Carbamazepine, phenytoin, phenobarbital, rifampin, oxcarbazepine, efavirenz, glucocorticoids, modafinil, nevirapine, pioglitazone, St. John’s wort

* Listed in order from strongest to weakest induction

CYP: cytochrome P450; PGP: P-glycoprotein

Source: References 12,13

Stopping an inducer

In general, inducers of CYP enzymes stimulate gene transcription within hours of exposure; maximum transcriptional activity occurs after 10 to 12 hours of exposure. As transcription increases, the concentration of the CYP mRNA transcript steadily accumulates, as does concentration of CYP protein.

After an inducer is discontinued, transcription returns to basal levels within 18 hours; however, the degradation of CYP proteins is a first-order process, with a half-life of 8 to 30 hours. As a result, the decrease in cellular CYP concentration—and the level of activity—lags behind the decreased synthesis from reduced mRNA levels.

As with other first-order kinetic processes, the expected decrease in CYP activity will require 5 half-lives to reach the new steady state (ie, back to baseline CYP activity). This suggests that drug levels previously decreased by CYP induction will reach their peak on average 1 to 2 weeks after the inducer is discontinued.20

Interactions with antipsychotics

Effects on serum antipsychotic levels caused by discontinuing a CYP or PGP inducer can be predicted from data on decreases in antipsychotic levels following inducer exposure. Except for ziprasidone and paliperidone, most atypical antipsychotics are prone to substantial decreases during concomitant inducer use (Table 2).21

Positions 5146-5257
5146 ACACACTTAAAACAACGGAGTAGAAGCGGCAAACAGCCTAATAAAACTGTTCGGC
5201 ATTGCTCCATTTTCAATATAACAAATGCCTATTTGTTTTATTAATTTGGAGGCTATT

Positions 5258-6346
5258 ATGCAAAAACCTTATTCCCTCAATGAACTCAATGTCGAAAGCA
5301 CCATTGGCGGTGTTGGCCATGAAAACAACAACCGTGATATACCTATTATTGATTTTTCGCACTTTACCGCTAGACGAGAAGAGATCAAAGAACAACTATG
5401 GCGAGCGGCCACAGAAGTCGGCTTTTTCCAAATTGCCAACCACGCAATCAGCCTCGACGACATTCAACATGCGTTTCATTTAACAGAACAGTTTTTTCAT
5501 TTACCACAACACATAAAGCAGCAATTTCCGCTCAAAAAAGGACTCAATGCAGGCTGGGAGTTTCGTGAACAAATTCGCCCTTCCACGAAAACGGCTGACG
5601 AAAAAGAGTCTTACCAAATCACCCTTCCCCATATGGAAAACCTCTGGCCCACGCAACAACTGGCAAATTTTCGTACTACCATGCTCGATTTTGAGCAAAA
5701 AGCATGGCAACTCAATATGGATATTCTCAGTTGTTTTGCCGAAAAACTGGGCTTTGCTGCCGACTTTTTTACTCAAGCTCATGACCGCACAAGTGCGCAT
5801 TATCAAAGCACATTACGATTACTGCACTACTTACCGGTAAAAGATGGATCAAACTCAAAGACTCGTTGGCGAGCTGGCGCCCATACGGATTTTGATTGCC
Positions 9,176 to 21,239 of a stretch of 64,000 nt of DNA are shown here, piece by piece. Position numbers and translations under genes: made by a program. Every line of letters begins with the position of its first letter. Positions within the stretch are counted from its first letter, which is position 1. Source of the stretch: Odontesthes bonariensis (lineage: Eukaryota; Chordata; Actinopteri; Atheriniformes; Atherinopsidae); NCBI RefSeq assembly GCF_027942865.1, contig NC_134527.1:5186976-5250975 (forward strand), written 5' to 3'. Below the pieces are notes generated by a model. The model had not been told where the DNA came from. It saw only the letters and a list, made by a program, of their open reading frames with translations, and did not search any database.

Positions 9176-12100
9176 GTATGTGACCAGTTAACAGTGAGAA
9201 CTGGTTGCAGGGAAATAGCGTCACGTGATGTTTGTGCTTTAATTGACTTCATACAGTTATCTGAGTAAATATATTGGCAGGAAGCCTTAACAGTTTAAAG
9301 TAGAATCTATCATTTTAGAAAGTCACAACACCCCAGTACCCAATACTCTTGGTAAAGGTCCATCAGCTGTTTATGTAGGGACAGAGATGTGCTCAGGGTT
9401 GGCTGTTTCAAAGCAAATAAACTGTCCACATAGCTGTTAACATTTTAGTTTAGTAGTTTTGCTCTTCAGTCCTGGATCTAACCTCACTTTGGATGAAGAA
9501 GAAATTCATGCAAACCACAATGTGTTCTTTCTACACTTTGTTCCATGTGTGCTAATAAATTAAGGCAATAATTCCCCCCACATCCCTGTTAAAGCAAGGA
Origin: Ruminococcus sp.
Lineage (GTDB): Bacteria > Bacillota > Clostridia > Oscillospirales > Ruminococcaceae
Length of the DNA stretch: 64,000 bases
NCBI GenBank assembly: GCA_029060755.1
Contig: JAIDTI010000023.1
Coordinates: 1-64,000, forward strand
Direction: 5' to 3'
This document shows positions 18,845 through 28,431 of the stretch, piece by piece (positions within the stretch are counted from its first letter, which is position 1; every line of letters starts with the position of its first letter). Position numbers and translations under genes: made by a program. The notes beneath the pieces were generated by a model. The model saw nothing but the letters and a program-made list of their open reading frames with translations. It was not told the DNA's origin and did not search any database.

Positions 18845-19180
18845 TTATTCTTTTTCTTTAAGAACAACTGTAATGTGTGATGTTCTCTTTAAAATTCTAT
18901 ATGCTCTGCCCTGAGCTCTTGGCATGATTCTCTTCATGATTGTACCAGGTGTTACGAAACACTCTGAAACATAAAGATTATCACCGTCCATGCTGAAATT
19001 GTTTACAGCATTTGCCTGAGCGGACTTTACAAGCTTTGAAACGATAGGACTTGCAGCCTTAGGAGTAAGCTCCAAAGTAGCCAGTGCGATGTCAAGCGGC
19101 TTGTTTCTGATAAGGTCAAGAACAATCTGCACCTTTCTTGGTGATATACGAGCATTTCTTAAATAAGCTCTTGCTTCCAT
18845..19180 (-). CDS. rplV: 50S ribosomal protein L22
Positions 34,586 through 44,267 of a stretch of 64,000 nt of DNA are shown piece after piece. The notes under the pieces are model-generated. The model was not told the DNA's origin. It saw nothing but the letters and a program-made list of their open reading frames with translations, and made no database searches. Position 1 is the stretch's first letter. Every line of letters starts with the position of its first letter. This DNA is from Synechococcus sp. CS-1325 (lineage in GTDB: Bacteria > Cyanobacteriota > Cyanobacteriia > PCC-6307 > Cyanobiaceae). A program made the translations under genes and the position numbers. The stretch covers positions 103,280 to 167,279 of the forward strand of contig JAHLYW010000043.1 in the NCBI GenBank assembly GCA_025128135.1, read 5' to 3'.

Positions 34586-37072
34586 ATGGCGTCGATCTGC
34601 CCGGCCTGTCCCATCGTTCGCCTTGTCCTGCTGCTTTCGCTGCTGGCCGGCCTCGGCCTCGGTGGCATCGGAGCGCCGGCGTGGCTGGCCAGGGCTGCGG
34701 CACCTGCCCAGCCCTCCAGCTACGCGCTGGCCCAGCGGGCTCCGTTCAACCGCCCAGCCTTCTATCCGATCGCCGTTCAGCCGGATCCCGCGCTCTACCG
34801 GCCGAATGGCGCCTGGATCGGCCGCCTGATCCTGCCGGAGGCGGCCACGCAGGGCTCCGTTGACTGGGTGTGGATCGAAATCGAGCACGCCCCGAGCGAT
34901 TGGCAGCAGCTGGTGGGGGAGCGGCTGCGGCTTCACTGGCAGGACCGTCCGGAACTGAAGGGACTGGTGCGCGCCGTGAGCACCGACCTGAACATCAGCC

The effect of enzyme inducers on risperidone is particularly interesting. Conversion of risperidone to its active metabolite 9-OH risperidone (paliperidone) occurs primarily via 2D6,22 yet concurrent use of carbamazepine—a potent CYP 3A4 inducer—results in a 50% decrease in the concentration of the active moiety (risperidone plus 9-OH risperidone). This finding and other early investigations suggested that CYP 3A had a role in risperidone metabolism,23,24 but these early studies and case series often involved molecules that had activity at both 3A4 and PGP. Further research clarified that effects on PGP—and not 3A4—are responsible for the changes in risperidone metabolism observed with the use of carbamazepine and other medications.25,26

Induction in case patients: Follow-up. Regardless of whether induction is mediated by ≥1 metabolic pathways, the loss of the inducer will result in serum antipsychotic increases that are proportional to the initial decrease.20 For example, with risperidone, the expected decrease is 50%. Therefore, after Mr. P stopped taking phenytoin, his serum risperidone level would be expected to double, which resulted in extrapyramidal side effects.

Quetiapine clearance is increased 5-fold by inducer exposure, so a clinician treating Ms. K would expect a marked increase in somnolence—and possibly orthostasis—as serum quetiapine levels peak 1 to 2 weeks following carbamazepine discontinuation.

The effects of smoking cessation on serum clozapine levels have been well-documented.1,27 Clinicians should anticipate median increases in serum clozapine levels of 55% after a patient discontinues smoking (aryl hydrocarbon exposure), but changes vary substantially among individuals. Mrs. T’s serum clozapine increased approximately 78%.